NASA researchers have discovered a new universe treasure map, and thanks to a neutron star hunting telescope on the International Space Station, X-rays mark that location.
The new full sky map uploaded to NASA’s website on May 30 shows how the cosmos is seen in high-energy X-rays. X-rays are one of the most energetic forms of light in the universe. They radiate indoors from some of the most extreme objects in the room, including strong supernova explosions, neutron gas stars, and black holes that suck up material almost at the speed of light.
People can see the curvature of this light to move the room (for our vision too much weaker, the visible part of the light from the electromagnetic spectrum is limited), but special X-ray observatories, NASA can board the International Space Station. Known as the Neutron Star Interior Composition Explorer (NICER), the telescope’s main mission is to study pulsars – spinning fast, ultra-dense corpses, collapsing stars pulsing with high-energy light when spinning.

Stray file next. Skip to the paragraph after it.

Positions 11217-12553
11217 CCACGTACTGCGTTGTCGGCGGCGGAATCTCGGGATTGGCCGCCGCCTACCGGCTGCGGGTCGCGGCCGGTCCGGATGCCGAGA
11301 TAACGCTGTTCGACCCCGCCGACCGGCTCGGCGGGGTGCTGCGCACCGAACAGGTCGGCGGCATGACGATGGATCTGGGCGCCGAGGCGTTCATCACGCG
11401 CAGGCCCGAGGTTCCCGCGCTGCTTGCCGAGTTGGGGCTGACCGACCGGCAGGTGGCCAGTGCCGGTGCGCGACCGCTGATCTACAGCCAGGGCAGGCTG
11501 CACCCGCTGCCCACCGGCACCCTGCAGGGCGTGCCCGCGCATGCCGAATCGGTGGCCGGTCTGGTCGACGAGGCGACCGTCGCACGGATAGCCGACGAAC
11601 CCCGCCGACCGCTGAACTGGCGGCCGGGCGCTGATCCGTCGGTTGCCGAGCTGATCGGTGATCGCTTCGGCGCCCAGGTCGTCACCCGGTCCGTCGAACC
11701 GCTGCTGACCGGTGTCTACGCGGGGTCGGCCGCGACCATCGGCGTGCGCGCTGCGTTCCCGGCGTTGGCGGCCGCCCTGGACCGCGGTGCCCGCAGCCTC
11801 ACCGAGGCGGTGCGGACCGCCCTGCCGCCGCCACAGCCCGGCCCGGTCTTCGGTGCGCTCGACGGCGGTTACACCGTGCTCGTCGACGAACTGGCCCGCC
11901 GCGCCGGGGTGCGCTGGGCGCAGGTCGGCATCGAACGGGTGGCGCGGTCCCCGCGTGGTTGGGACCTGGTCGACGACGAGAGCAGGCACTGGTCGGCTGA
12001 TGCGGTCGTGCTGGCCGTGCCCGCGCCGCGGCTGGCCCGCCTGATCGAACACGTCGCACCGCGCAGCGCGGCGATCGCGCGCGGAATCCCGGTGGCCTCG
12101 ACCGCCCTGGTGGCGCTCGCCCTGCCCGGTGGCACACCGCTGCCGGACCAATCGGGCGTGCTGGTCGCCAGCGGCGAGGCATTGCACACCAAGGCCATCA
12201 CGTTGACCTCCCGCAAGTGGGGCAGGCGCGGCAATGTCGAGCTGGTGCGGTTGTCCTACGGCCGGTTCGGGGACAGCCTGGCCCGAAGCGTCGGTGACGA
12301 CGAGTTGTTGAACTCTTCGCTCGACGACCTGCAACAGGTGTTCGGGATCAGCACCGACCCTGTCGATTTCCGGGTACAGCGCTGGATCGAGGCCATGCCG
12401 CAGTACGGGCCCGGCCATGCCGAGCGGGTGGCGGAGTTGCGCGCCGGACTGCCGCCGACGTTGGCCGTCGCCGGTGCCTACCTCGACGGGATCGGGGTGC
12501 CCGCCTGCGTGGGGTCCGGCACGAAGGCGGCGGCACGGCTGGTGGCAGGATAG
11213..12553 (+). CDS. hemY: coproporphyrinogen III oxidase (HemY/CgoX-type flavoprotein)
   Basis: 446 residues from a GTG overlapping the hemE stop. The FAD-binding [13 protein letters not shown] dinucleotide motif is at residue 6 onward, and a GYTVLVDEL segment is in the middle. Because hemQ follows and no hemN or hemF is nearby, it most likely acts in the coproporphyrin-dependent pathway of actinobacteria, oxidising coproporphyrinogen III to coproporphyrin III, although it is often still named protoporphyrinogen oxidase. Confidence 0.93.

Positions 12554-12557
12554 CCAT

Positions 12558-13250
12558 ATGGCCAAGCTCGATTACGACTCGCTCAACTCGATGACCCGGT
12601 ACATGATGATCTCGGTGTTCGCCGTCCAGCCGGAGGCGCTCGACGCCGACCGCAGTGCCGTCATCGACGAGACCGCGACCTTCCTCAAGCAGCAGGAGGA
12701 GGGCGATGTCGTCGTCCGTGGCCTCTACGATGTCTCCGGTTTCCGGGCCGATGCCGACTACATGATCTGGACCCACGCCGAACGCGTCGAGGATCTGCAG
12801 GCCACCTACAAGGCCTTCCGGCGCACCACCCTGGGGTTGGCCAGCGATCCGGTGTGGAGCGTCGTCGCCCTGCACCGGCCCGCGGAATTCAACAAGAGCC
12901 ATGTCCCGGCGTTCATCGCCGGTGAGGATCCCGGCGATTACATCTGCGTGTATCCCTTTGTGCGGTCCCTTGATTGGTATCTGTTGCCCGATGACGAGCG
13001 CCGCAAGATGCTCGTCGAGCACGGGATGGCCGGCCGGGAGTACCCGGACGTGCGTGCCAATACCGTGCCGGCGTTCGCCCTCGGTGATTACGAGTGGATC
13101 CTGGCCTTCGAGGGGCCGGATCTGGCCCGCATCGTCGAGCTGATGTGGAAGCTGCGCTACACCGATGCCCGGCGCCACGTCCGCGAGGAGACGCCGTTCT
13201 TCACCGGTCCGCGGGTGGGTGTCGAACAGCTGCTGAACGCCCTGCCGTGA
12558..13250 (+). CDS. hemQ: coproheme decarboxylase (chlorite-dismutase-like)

Researchers not only hope to understand exactly what these star objects are, but also want to use them as waypoints that can help satellites in the future navigate autopilot – a kind of galaxy GPS system as NASA’s instructions.
Looking for the next pulsar in the night sky, Nicer also found several powerful X-ray sources, including a relatively new supernova sledsvetyavaneto (in the upper left corner of the image).
“This picture shows Cygnus Loop, the remaining supernovae are about 90 light years old, and are believed to be between 5,000 and 8,000 years old,” said Keith Gendro, NICER Chief Investigator at the Goddard Space Center in Maryland. “We are gradually building new X-rays from all over the sky, and the possibility of NICER’s nighttime operation will find previously unknown sources.”
In fact, this map represents only the first 22 months of NICER’s orbital observations (launched in June 2017) and may only be scratched on the surface of a star that hides many secrets outside of human eyes.